Spatial Population Ecological and Epidemiological Dynamics Simulator (SPEED Sim) is a tool that enables hands-on interactive exploration of the spatial dynamics of various computational models in population ecology and epidemiology. The app also provides several cellular automaton models as an introduction to these kinds of simulations.
This app has been used in numerous K-12 educational outreach venues, including:
* Expanding Your Horizons workshops to stimulate interest in STEM fields among middle-school girls
* 4-H workshops for middle- and high-school students
* Workshop at the Maine Science Festival
* Various visits to K-12 schools
* An exhibit at the Maine Discovery Museum, a children's museum in Bangor, Maine
The app currently includes twelve different models:
- Conway's Game of Life: a classic cellular automaton that was created by mathematician John Conway in 1970.
- Vants: (Langton's Virtual Ants) demonstrates how extremely complex behaviour can arise from a set of very simple rules.
- Majority/Voter: models peer pressure, genetic drift or the spread of opinions and ideas.
- Diffuse: physics model of particles randomly diffusing around (e.g. particles of ink in a jar of water)
- Diffusion-Limited Aggregation: models a process similar to crystallization, with diffusing particles aggregating out of solution.
- Cyclic Cellular Automaton: a generalized version of 'rock-paper-scissors.'
- SIRS epidemiological model
(Susceptible-Infectious-Recovered-Susceptible): demonstrates an infectious disease spreading through a population, where individuals have temporary immunity after recovering from the infection.
- Dispersal2: a population model where individuals disperse their offspring at two local scales.
- Fragmented Landscape:a population model with local and long-distance dispersal on a spatially structured heterogeneous landscape.
- Competitive Species: an extension of the Fragmented Landscape model above, but with two species competing for available habitat with different strategies.
- Block Disturbance: a spatial population ecology model where births occur individually, but when death occurs, entire blocks of sites go extinct simultaneously.
- Vaccinated Communities epidemiological model: shows how the dynamics of an infectious disease are affected not only by the total amount of vaccination in a population, but also by the variability in vaccination levels among different communities.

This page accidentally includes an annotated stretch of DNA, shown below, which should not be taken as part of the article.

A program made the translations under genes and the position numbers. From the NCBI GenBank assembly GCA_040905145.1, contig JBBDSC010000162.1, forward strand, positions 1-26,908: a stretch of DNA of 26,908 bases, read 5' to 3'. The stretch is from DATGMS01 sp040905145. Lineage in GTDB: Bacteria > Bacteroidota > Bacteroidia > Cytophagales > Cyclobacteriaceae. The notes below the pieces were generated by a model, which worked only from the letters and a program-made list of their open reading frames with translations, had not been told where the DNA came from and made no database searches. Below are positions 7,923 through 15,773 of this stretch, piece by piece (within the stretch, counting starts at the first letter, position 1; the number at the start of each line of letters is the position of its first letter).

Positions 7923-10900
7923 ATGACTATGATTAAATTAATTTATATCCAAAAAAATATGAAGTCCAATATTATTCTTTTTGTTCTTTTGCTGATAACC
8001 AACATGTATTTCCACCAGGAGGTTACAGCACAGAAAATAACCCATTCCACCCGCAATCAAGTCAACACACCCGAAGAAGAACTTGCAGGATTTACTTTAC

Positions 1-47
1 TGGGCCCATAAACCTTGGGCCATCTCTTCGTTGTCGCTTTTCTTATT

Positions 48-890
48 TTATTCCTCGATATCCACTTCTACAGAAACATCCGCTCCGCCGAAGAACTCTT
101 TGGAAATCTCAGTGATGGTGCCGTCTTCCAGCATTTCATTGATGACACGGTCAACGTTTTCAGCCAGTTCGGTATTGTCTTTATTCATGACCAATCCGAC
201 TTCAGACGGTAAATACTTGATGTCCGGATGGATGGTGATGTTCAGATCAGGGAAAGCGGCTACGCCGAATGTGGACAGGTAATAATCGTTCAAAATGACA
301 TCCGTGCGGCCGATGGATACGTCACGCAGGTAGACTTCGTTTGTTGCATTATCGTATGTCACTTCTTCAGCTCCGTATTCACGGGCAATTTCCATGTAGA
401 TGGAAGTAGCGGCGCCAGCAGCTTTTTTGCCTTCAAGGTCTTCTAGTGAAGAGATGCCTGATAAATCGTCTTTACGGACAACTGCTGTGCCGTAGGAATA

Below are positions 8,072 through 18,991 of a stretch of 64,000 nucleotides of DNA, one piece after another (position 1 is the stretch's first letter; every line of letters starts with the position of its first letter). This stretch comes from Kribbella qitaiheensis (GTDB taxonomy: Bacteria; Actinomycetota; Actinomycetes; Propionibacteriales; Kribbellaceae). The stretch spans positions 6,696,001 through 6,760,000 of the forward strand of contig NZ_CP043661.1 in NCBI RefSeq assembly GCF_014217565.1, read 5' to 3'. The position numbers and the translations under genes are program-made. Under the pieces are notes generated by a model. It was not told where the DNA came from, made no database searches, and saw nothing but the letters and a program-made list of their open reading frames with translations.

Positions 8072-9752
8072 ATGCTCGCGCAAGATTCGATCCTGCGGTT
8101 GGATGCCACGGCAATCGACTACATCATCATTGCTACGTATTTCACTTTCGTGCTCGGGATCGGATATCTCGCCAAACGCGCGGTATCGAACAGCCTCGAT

- Internet Worms: simulates the spread of malicious software spreading through the internet using biologically inspired dispersal strategies.
The simulation models allow you to change all parameters controlling the dynamics. Images of the detailed spatial dynamics can be displayed, as well as graphs summarizing the behavior over time. Both types of images can be saved to the Photos library. New patterns can be interactively drawn in the system by simply moving your finger around on the lattice. You can also pinch-to-zoom, and then pan around using two fingers.
Most of the models allow you to load images from the camera and run simulations on them. Tap the Options menu at the bottom of the Lattice screen to load images from the camera or the Photos library. For example: load the Diffuse model, turn on Walls mode in the Parameters tab, and then run the model on a photo of yourself.
Note that the simulations are generally computational intensive and will run more quickly on newer iOS devices or when you select a smaller lattice size. The speed adjuster brought up from the Options menu near the bottom of the Lattice screen lets you slow down the simulation to observe the dynamics more closely. The larger screen on iPads allows for a much nicer interface, but the app is fully functional on iPhones and iPod Touches as well.
This material is based upon work supported by the National Science Foundation under Grant Nos. DMS-0718786 and DMS-0746603 to David Hiebeler.
This app has been updated by Apple to display the Apple Watch app icon.
* Added a model of internet worms, which spread through networks using biologically inspired dispersal strategies. In the model, the colors show the prevalence of non-immune computer hosts in a given portion of the internet; the brightness shows the infection level there.
* Added description of Museum Mode to the "Using this app" info under the Lessons tab. Museum mode is intended for use on an iPad running in a kiosk in a public space.
Some users have requested the addition of text input for parameters. It is on the to-do list! Family and work obligations preclude rapid work on the app, but this feature is fairly high on the list of desired additions.
Ratings and Reviews
Any time I open the app, I can't interact with anything, the app is basically frozen.
Problem with latest iPhone OS
I have always liked this application, but when I installed it on this iPhone it will only run in museum mode. The menu bar is locked out and I cannot run it as a regular user. I will probably write the developer to see whether he has any advice.
I wonder if anyone else has the same problem.
I like it
Great learning and exploration tool. Can I suggest not restricting parameter selection to sliders. Some values are very hard to set on a phone screen.
The developer, David Hiebeler, has not provided details about its privacy practices and handling of data to Apple.
No Details Provided
The developer will be required to provide privacy details when they submit their next app update.
- David Hiebeler
- 14.9 MB
- Requires iOS 8.0 or later.
- Requires iPadOS 8.0 or later.
- iPod touch
- Requires iOS 8.0 or later.
- Requires macOS 11.0 or later and a Mac with Apple M1 chip or later.
- Age Rating
- © 2011-2016 David Hiebeler